On Thursday, in Anthropology 395 we learned about cleaning gravestones with help from Angela Dyck, a recent graduate from UVic. Working in Emanu-El cemetery has created a bond between my class and the people buried here. It may seem strange as some people were born 100 years before us, but a connection is made through the valuable field experience my classmates and I have gained working and learning with their monuments. Cleaning degraded monuments is an incredibly rewarding feeling as it is a way to give back to the deceased and restore their monuments so their family and friends can pay their respects. A monument is able to tell a story about someone, through the kind words chosen by their loved ones, or symbols that represent an important aspect in their life. Unfortunately, over time many monuments suffer natural environmental degradation, especially in the rain heavy climate of Victoria. Lichen and moss excel in these climatic conditions and can seriously damage and stain the monument. If cleaned early enough they are easy to remove, but it is hard to find the people and time to continuously clean them. It is also argued that monuments should not be cleaned, as they are seen as final resting places that should just become a part of the Earth and its environment. My personal stance is somewhere in the middle, as some monuments are too damaged that cleaning them might further the problem. But in some cases, a quick careful clean can get rid of the dirt, lichen, and moss, making the inscription legible again. It is vital to assess the monument and determine if it is in good enough condition to be cleaned. This is determined by the type of stone used (granite, marble, sandstone), and the condition of the monument. If a stone is flaking or scaling it is best to not clean them as it will only further damage the stone. In Emanu-El cemetery, granite is the most common stone used, and the only ones we cleaned. Marble is often avoided as it is too soft, and sandstone is never cleaned.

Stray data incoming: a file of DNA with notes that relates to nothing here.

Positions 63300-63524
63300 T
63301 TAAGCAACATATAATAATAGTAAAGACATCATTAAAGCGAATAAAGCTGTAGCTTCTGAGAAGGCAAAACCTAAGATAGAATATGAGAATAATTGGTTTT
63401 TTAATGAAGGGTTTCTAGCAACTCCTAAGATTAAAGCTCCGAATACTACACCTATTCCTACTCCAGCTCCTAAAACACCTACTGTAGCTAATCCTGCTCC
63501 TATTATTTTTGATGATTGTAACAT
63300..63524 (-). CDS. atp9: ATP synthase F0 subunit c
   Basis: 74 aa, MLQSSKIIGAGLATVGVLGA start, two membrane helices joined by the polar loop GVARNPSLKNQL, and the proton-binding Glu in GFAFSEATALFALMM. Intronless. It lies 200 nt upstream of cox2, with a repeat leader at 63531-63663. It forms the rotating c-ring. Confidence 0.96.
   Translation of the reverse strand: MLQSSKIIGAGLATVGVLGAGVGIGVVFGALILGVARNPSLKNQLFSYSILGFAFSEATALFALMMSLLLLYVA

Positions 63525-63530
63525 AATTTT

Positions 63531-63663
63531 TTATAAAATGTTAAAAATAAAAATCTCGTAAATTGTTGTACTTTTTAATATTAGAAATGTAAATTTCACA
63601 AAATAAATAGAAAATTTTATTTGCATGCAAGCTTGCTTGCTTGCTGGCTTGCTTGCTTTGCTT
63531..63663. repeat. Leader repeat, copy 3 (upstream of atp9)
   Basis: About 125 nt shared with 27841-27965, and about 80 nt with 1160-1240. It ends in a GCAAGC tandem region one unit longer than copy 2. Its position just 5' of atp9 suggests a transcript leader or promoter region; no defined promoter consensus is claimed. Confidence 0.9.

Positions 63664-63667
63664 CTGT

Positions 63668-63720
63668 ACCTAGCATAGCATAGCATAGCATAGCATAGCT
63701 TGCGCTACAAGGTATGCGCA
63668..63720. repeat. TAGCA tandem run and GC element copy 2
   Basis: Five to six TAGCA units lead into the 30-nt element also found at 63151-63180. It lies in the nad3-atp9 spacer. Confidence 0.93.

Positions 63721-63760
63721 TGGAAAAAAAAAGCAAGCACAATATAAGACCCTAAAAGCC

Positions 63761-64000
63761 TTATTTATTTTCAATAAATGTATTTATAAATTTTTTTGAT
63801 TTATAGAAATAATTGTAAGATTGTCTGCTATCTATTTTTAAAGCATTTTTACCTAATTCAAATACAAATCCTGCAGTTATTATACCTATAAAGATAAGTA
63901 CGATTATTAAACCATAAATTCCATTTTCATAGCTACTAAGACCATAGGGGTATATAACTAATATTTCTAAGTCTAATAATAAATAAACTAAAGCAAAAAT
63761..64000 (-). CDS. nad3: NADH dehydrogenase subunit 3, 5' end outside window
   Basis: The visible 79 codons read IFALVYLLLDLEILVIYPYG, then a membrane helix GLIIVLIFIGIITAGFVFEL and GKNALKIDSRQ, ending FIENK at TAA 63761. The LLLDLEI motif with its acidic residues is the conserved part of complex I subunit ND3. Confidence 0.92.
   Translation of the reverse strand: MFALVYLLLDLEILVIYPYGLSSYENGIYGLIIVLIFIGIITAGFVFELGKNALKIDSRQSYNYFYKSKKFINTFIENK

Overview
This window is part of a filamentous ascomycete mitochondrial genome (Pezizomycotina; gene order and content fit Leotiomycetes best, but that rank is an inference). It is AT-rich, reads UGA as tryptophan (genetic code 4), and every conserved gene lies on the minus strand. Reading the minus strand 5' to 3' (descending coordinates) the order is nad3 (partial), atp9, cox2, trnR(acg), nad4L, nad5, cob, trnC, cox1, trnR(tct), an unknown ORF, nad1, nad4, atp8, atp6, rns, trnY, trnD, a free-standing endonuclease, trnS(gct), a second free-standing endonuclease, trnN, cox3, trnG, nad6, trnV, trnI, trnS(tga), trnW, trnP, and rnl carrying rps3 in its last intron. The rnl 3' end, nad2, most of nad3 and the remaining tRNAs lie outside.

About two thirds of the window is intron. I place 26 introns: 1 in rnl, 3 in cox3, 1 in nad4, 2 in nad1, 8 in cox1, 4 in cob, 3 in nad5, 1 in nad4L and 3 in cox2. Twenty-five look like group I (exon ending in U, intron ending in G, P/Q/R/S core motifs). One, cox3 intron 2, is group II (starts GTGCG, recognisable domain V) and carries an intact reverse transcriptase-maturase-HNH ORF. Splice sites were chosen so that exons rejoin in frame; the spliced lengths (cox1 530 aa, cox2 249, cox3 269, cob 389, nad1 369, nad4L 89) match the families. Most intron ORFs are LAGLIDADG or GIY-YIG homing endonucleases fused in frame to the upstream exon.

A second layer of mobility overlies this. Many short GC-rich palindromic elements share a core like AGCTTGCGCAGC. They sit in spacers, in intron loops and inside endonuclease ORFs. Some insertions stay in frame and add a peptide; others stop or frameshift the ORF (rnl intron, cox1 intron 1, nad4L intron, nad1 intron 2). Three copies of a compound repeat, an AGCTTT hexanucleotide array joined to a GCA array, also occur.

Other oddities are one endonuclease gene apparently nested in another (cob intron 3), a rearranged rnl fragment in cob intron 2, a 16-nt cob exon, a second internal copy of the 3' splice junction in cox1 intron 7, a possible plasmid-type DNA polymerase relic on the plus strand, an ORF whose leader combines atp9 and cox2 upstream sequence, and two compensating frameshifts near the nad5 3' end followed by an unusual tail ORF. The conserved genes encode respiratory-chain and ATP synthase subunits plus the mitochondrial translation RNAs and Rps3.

I will now be sharing some of the important steps I learned today to ensure a successful monument clean. The most important rule is to be gentle and careful when scrubbing monuments. Because of the age of some monuments it is easy to damage them if proper care is not exercised. We used a wide variety of tools ranging from hand scrubbers, toothbrushes, chopsticks, sponges, and a biological stone cleaning solution. It is important that all bristles are plastic, and having a range of soft and hard bristles can be handy to see what works best for the various types of monuments. The chopsticks are a great tool for scrubbing incised scripture as it can fit into most small letters without damaging the monument. A biological stone cleaning solution is key for monument cleaning, as it ensures no damage to the stone and is great for getting rid of tough grime. Using one of the tools dipped in the organic cleaning solution, we began to gently clean the stone using circular motions to avoid streaking or destruction of the stone. Using the various tool provided we slowly worked away the grime that has built up over many years, and cleaned the lichen and moss that was growing on and around the monument. Seeing the end result of our work was extremely rewarding because it enables their story to continue to be told through their monument. Overall it was a great learning experience and I wish we had the time and resources to clean more monuments throughout the cemetery. I know there are volunteer groups in Victoria that clean monuments, which myself, and many of my classmates’ I’m sure will be participating in!